Emmanuel Hainry (Nancy), Computable Analysis: Computability and complexity over the reals


  • Jan. 31, 2012, 14:30 - 16:00


Computing over continuous domains, in particular on the reals is quite important for example to simulate physical, biological, mathematical phenomena. Various models and various machines for computing on such domaines exist but there is no such thing as a Church-Turing thesis for computing on the reals, some models staying in the Turing-complete class, some using reals to answer the halting problem. We will concentrate on one model: Recursive Analysis which is well accepted and has a long history as it was already present in Turing's 1936 paper and even hinted at by Borel in 1912.

We will present the recursive analysis model, including some explanations on why some choices were made and introduce fundamental results on computability in recursive analysis. We will also show recent results on the characterization of classes of computable real functions.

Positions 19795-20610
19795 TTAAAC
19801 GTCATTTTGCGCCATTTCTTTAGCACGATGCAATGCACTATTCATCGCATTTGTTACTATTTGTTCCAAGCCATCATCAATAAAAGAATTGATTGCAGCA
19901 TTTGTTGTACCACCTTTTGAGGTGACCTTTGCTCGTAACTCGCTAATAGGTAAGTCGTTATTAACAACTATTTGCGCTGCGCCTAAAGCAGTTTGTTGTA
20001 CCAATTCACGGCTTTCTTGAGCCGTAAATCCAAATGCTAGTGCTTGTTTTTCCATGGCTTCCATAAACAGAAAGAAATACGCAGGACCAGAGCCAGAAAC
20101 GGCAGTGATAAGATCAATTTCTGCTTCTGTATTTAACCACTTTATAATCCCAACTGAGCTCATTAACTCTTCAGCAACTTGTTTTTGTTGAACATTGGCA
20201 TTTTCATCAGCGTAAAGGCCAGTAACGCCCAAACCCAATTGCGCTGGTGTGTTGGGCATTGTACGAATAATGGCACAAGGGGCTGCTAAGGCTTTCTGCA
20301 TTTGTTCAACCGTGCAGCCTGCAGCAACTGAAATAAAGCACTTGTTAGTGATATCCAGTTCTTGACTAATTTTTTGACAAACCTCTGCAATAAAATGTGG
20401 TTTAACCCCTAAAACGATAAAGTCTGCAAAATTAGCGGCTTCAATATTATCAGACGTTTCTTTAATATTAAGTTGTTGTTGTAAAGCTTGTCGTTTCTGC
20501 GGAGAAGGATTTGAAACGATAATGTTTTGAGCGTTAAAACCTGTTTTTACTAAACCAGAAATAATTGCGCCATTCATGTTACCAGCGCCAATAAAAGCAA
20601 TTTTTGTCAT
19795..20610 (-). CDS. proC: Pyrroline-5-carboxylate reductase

Then, we will enter the complexity field. What does complexity mean when the size of the input is infinite and the computation is not terminating? We will answer this question, present basic tools to analyse the complexity of functions and a framework that allows us to translate characterizations of discrete complexity classes into characterizations of the analog real complexity class, and use it to give a characterization of the class of real functions computable in polynomial time.